First off… I am a hard-core, lifelong Cardinals fan. I am also a follower of Jesus Christ. Put those two facts together and I was thrilled to get a copy of this book. But my expectations were too high. I picked this book with 5-star enthusiasm and 5-star expectations but could only give it a 3-star rating.
Now, as for what I liked… really enjoyed learning about the many Christians affiliated with the Cardinals, but two of the testimonies that stood out most were from Kyle McClellan and Skip Schumaker (both now former Cardinals). McClellan because of an analogy he shares about his dog greeting him at the door and Schumaker because of his conversion story and his involvement with raising money for a rare children’s disease (a genetic disorder). He became involved in this cause while watching some friends lose their child to the disorder.
Yesterday was the 50th anniversary of Martin Luther King, Jr.’s “I Have a Dream” speech in Washington, D.C. In that historic speech, King said:
I have a dream that my four little children will one day live in a nation where they will not be judged by the color of their skin, but by the content of their character.”
As a nation we have come a long way. Sure, there are still examples of racism in the United States, but as a whole, we no longer judge a person by the color of their skin. Surely Dr. King would be pleased with the progress that has been made in this country.
But the problem is that we have also reached a point where we no longer judge someone by the content of their character. The spirit of the age is to not judge at all, with the ironic exception being judging those who do still seek to judge according to the content of character.
When Dr. King spoke of judging someone by the content of their character, he spoke from an underlying worldview that accepted the reality of moral standards. Our nation has jettisoned those moral standards, which makes it impossible to judge character.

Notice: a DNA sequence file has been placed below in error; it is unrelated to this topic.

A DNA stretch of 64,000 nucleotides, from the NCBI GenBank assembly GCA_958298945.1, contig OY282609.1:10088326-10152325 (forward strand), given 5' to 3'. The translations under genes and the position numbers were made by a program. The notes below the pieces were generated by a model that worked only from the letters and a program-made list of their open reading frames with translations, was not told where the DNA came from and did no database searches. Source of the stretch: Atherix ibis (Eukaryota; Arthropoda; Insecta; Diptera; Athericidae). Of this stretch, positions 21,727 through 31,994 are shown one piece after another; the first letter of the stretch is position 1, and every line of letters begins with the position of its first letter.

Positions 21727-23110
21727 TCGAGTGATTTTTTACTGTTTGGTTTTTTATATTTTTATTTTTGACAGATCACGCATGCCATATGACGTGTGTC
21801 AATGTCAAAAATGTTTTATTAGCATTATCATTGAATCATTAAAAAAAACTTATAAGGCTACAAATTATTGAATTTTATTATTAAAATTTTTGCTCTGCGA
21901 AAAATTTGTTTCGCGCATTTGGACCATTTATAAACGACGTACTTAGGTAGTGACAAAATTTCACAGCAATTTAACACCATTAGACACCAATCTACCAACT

America’s favorite Bible verse is the first part of Matthew 7:1…”Judge not” interpreting it to mean, in essence, “Don’t judge anyone for the content of their character.” Such an interpretation of that command completely contradicts Matthew 7:6, where Jesus says, “Do not give what is holy to the dogs; nor cast your pearls before swine, lest they trample them under their feet, and turn and tear you in pieces.” Here Jesus clearly and strongly calls us to judge content of character.
Jesus fully expects us to judge the content of a person’s character, but He qualifies it with an admonition against hypocrisy and a mandate to be willing to help the person improve, as we see in Matthew 7:5…”First remove the plank from your own eye, and then you will see clearly to remove the speck from your brother’s eye.” For Jesus, it’s not enough to judge someone without hypocrisy, we must also proactively seek to help that person.
Because we have rejected moral standards and because we are misinterpreting, and therefore, misapplying Jesus’s teaching on this subject, we also run the risk of descending back into a nation that judges others by the content of their skin. Both the negative half of Dr. King’s statement (not judging by the color of skin) and the positive half (judging by the content of character) must be embraced for racism to truly be put to death.
Dr. King’s dream will be fulfilled when a person is no longer judged by color of skin but rather is judged by content of character in a way that is loving and redemptive.